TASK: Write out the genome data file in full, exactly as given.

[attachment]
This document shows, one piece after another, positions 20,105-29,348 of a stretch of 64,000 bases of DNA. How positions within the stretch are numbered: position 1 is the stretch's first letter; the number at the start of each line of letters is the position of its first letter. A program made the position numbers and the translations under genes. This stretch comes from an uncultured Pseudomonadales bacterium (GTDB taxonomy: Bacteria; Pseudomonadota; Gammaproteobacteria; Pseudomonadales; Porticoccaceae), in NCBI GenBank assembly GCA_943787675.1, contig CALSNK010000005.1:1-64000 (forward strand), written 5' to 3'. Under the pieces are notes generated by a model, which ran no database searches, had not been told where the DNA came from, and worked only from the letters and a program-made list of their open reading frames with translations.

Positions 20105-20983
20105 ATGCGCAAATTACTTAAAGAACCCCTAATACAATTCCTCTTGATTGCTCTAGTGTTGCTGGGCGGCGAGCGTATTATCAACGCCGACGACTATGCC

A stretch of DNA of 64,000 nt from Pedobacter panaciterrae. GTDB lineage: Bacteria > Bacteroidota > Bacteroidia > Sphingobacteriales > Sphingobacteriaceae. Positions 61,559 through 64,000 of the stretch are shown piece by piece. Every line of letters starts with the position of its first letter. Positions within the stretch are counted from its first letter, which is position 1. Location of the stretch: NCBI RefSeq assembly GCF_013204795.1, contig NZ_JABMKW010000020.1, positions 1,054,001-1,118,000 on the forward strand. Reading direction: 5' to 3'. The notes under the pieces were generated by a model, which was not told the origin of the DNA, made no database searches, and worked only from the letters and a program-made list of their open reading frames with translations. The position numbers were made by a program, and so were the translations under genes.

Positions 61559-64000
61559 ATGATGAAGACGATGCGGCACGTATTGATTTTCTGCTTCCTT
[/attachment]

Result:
This document shows, one piece after another, positions 20,105-29,348 of a stretch of 64,000 bases of DNA. How positions within the stretch are numbered: position 1 is the stretch's first letter; the number at the start of each line of letters is the position of its first letter. A program made the position numbers and the translations under genes. This stretch comes from an uncultured Pseudomonadales bacterium (GTDB taxonomy: Bacteria; Pseudomonadota; Gammaproteobacteria; Pseudomonadales; Porticoccaceae), in NCBI GenBank assembly GCA_943787675.1, contig CALSNK010000005.1:1-64000 (forward strand), written 5' to 3'. Under the pieces are notes generated by a model, which ran no database searches, had not been told where the DNA came from, and worked only from the letters and a program-made list of their open reading frames with translations.

Positions 20105-20983
20105 ATGCGCAAATTACTTAAAGAACCCCTAATACAATTCCTCTTGATTGCTCTAGTGTTGCTGGGCGGCGAGCGTATTATCAACGCCGACGACTATGCC

A stretch of DNA of 64,000 nt from Pedobacter panaciterrae. GTDB lineage: Bacteria > Bacteroidota > Bacteroidia > Sphingobacteriales > Sphingobacteriaceae. Positions 61,559 through 64,000 of the stretch are shown piece by piece. Every line of letters starts with the position of its first letter. Positions within the stretch are counted from its first letter, which is position 1. Location of the stretch: NCBI RefSeq assembly GCF_013204795.1, contig NZ_JABMKW010000020.1, positions 1,054,001-1,118,000 on the forward strand. Reading direction: 5' to 3'. The notes under the pieces were generated by a model, which was not told the origin of the DNA, made no database searches, and worked only from the letters and a program-made list of their open reading frames with translations. The position numbers were made by a program, and so were the translations under genes.

Positions 61559-64000
61559 ATGATGAAGACGATGCGGCACGTATTGATTTTCTGCTTCCTT